I just got done checking out Microsoft Office Live beta release over lunch and my mind has been spinning on it all afternoon.  Not for any of the reasons you might guess.  The release is actually quite predictable. It has been hailed with an equally predictable host of reviews criticizing its lack of true innovation in the midst of a Web 2.0 catalyzed collaboration renaissance as well as more courteous reviews from those established enough to know it is good business to be polite to Microsoft.


What has fascinated me about this release is that it illustrates how incredibly difficult it is to break away from an established paradigm of thinking.   It brings to mind a story I once read of a British colonial expedition in the northern subarctic regions of Canada.  They died from exposure to the elements and were found by some of the local Native Americans who were passing through the area on sleds.  This sounds like a typical tale of the hazards of 18th century exploration until you learn that the reason they became stuck was that they were trying to take a heavy horse drawn coach further weighted down with heavy trunks through the arctic wilderness.  One of the members of the party was of a certain status and they had brought his coach with them across the ocean on the ship.  It really makes you wonder if even one among the expedition noticed at some point that the landscape had radically changed from what they knew in England and raised his voice to question whether this de rigueur mode of transportation was still appropriate.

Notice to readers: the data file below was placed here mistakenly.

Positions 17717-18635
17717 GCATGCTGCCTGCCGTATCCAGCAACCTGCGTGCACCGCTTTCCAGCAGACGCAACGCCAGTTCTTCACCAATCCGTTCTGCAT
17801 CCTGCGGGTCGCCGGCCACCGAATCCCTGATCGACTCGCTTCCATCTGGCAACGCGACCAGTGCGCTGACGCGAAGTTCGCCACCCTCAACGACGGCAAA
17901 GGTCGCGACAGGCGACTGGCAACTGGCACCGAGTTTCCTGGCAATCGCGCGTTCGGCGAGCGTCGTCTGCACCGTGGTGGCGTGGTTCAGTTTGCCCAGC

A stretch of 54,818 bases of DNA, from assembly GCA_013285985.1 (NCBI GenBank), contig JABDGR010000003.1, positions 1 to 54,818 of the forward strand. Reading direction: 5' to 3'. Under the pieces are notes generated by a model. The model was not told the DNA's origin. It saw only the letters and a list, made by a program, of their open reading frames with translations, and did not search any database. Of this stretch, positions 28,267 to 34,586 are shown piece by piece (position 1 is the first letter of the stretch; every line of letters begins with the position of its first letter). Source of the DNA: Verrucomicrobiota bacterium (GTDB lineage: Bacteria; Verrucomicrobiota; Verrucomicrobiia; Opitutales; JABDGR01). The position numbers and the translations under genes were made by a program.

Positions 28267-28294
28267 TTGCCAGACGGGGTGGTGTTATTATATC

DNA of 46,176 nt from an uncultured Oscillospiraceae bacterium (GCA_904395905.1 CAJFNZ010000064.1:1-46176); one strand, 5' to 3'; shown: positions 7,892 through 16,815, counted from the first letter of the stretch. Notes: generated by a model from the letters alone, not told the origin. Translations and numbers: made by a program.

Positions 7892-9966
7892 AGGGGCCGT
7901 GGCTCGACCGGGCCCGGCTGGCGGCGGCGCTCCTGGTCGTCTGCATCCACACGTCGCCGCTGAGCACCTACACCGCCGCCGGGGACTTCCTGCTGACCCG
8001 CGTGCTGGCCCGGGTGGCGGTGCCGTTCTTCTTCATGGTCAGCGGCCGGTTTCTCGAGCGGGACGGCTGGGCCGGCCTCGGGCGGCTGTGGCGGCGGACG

Microsoft Office Live Workspace basically extends the Office paradigm to include web services.  It wouldn't be terribly unfair to describe the core of its new functionality as allowing you to save your Word files on a hosted drive that multiple people can access (although admittedly only one at a time with notifications when it's your turn to edit) instead of on your local machine.  In their defense, Microsoft’s product managers even admit that this product is “optimized for people who use office everyday”, don't know how to upload a document, and don't want to send it via email.  The integration with Outlook is actually pretty slick, but it is held back somewhat from the fact that it only really works completely as designed if you are running a computer with a Microsoft's OS, Microsoft browser, and using the latest office suite.


As an expansion of Office's functionality I think Microsoft Office Live Workspace is a nice improvement and makes the products more flexible.  But, in a time when there is so much exciting innovation going on in the collaboration space it is almost painful to see the traditional document management paradigm of Sharepoint married with hosted file storage and called "collaboration".  I'm sure our intrepid explorers realized at some point after they stopped making progress that simply calling their coach a sled didn't get it unstuck.